Join Date: Feb 2000
Location: Annapolis, Md
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First sail of the 2004 season
Several weeks ago, I had made up my mind that short of a raging blizzard, I was going sailing this weekend. It did not matter that two weeks ago the creek was solidly covered in ice, it seemed obvious that by this weekend I would need to go for a sail no matter what. By Tuesday morning I had made up my mind that I would be sailing even if it meant throwing the dinghy in the creek and cutting a slot through the ice with an axe. I had done that once before and so knew just what a brutally cold and soaking-wet-to-you- deepest-core desperation move that really is. But dag-nab-it, I needed to get out sailing in the worst way and I was willing to go sailing even if it meant literally getting out sailing in the worst possible way.
Needless to say, Friday morning’s miracle, the creek free of ice from the upcreek side of Synergy''s slip all the way to the Bay for the first time since early January could not have been more encouraging. And then came the forecast, a high of 45 degrees, drizzling rain mixed with sleet, and 20-30 knot winds. Needless to say, this was a prediction for less than perfect sailing conditions. I still was not deterred.
It is not as if I am the only person who was this desperate to go sailing. My friend Vera, who I had coached since she took basic sailing lessons a year or so ago, was flying in from Boca Raton, Florida just to go sailing. Imagine someone so desperate for a sail that they would leave a typical Florida spring day (it is spring for them) to fly to Annapolis just to go sailing with a prediction of high of 45 degrees, drizzling rain mixed with sleet, and 20 to 30 knot winds.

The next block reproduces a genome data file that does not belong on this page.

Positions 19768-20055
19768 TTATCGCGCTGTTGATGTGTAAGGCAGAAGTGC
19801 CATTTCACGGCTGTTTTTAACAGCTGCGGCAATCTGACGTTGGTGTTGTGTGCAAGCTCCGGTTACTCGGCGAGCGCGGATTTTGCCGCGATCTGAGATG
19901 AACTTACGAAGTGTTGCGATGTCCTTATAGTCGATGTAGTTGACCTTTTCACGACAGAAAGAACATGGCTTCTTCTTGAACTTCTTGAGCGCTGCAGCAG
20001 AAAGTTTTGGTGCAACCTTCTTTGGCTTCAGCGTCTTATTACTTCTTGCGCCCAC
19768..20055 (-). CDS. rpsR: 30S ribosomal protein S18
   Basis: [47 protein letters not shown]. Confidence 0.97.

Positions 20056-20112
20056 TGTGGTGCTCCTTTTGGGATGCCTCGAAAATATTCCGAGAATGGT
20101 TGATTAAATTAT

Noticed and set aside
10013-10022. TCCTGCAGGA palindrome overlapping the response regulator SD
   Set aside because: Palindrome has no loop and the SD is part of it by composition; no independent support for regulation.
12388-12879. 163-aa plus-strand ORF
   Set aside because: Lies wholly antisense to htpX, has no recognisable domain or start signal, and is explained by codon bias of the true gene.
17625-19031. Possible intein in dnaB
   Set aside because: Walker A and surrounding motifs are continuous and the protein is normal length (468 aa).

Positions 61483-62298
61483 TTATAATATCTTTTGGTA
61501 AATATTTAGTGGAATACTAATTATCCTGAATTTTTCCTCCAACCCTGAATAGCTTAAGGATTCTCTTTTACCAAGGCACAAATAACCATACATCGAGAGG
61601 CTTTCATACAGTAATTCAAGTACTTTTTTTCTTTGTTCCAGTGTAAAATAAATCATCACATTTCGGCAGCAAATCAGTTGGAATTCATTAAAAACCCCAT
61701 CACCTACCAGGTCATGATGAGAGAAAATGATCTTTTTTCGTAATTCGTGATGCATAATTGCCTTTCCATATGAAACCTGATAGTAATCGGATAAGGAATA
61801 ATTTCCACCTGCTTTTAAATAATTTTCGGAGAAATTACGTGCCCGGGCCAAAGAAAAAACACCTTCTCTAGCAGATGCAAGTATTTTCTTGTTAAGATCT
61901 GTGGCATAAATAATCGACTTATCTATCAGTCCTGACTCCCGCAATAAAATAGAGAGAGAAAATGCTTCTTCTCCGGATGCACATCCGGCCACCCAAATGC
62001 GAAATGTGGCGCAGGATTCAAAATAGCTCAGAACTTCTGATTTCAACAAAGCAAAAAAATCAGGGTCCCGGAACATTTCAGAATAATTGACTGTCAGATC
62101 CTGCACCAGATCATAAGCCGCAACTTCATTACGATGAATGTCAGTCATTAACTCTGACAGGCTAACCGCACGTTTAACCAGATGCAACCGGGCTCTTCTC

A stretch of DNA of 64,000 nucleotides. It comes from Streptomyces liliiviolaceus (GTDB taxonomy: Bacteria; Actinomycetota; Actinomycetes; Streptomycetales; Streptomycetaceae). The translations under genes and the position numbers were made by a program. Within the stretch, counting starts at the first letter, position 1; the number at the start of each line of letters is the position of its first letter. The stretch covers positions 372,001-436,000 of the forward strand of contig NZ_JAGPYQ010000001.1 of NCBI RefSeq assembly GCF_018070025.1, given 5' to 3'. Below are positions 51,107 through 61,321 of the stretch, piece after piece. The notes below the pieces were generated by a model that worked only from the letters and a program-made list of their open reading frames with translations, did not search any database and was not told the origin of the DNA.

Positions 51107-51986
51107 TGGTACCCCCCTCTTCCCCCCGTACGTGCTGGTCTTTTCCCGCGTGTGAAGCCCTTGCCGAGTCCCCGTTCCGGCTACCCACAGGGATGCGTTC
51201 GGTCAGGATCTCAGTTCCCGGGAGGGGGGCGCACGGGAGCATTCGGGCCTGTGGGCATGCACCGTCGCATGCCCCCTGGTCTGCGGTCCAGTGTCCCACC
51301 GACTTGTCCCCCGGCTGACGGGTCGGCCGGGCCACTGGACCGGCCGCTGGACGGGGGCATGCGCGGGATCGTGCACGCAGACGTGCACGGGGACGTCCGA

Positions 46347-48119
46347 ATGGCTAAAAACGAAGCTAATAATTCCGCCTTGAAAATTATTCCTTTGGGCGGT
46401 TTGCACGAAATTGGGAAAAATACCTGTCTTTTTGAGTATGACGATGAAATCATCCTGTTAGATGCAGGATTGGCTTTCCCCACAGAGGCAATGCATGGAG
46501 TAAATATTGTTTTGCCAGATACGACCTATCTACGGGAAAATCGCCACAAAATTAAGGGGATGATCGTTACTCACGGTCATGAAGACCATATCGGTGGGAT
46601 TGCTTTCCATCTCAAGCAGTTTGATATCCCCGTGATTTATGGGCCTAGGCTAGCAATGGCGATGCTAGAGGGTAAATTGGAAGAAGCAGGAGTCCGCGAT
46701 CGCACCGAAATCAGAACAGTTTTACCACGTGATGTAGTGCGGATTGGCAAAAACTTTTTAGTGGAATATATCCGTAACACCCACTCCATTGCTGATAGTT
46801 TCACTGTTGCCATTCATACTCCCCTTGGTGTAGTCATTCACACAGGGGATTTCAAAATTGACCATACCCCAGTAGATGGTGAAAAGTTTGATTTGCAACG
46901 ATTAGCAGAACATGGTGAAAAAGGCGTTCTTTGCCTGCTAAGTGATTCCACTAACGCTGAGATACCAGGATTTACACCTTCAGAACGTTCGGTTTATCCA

But then came the second miracle, it did not rain or sleet. 20 to 30 knot winds is a whole lot of wind in summer when the air is warm, but in winter with cold dense air it can be more than a little scary. But I thought to myself, how bad could it be? And then thought through how to set up the boat for the heavy conditions. I figured worse case we’d poke our nose out, see how things looked and then if it was too ugly come back in. How bad could it be?
As it turned out it was a blast. Despite her extreme lightweight ‘Synergy’ really seems to love a lot of wind. Still there was this moment as we motored out of the creek that a burst of cold, dense air fell from the heavens and I began to wonder if this was such a smart move, but as we hung the corner, clearing the mouth of the creek and entering Whitehall Bay, I decided I’d come out here to sail and darn if I am going to turn around without hanging some cloth in the wind.
At that moment we had been motoring downwind and not feeling the full brunt of what we were getting into. As we spun towards the wind to raise the mainsail, we now had the full force of the wind in our faces and the reality of 20 to 30 knots of less than 40 degree wind was lashing at our faces and clothes. Muscles that were achy and stiff after a winter of too much office work and not enough physical exertion were brought to bare on the halyard winch. Turn after turn of the winch handle with coils of line peeling off the winch and onto the cabin sole, the sail crept upwards. Despite the reef with shortens the length of the luff of the sail considerably, it seemed as if the mast had grown much taller over the winter. And then the mainsail was up, snapping with loud whip crack reports in the dense wintry air. The wind’s drag against the slatting sail nearly stopped Synergy in her tracks like an arm wrestling standstill between the force of the wind and the drive of the engine turning at a bit more than an idle. And then with all secure we bore away. In an instant we were launched forward with a rocket like building of speed, and for the first time this season we were being driven forward under sail.